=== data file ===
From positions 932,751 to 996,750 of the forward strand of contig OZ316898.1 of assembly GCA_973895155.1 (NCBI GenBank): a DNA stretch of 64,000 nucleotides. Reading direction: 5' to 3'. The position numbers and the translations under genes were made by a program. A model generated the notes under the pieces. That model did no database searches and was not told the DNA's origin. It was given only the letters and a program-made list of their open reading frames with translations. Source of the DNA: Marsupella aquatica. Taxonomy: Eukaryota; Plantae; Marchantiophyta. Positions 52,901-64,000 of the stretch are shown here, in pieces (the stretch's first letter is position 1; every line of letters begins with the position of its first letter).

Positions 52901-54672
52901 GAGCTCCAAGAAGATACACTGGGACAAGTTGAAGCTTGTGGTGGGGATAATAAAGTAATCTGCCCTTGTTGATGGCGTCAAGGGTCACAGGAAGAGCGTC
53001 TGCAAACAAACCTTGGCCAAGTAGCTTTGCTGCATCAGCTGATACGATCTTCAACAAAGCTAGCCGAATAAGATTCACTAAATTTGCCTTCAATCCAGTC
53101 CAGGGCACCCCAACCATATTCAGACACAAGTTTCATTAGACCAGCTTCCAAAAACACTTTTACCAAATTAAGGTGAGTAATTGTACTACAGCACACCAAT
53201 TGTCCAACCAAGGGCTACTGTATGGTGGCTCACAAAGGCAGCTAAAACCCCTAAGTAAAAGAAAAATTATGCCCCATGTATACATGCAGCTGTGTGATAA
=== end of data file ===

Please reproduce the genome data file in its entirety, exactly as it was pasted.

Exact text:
From positions 932,751 to 996,750 of the forward strand of contig OZ316898.1 of assembly GCA_973895155.1 (NCBI GenBank): a DNA stretch of 64,000 nucleotides. Reading direction: 5' to 3'. The position numbers and the translations under genes were made by a program. A model generated the notes under the pieces. That model did no database searches and was not told the DNA's origin. It was given only the letters and a program-made list of their open reading frames with translations. Source of the DNA: Marsupella aquatica. Taxonomy: Eukaryota; Plantae; Marchantiophyta. Positions 52,901-64,000 of the stretch are shown here, in pieces (the stretch's first letter is position 1; every line of letters begins with the position of its first letter).

Positions 52901-54672
52901 GAGCTCCAAGAAGATACACTGGGACAAGTTGAAGCTTGTGGTGGGGATAATAAAGTAATCTGCCCTTGTTGATGGCGTCAAGGGTCACAGGAAGAGCGTC
53001 TGCAAACAAACCTTGGCCAAGTAGCTTTGCTGCATCAGCTGATACGATCTTCAACAAAGCTAGCCGAATAAGATTCACTAAATTTGCCTTCAATCCAGTC
53101 CAGGGCACCCCAACCATATTCAGACACAAGTTTCATTAGACCAGCTTCCAAAAACACTTTTACCAAATTAAGGTGAGTAATTGTACTACAGCACACCAAT
53201 TGTCCAACCAAGGGCTACTGTATGGTGGCTCACAAAGGCAGCTAAAACCCCTAAGTAAAAGAAAAATTATGCCCCATGTATACATGCAGCTGTGTGATAA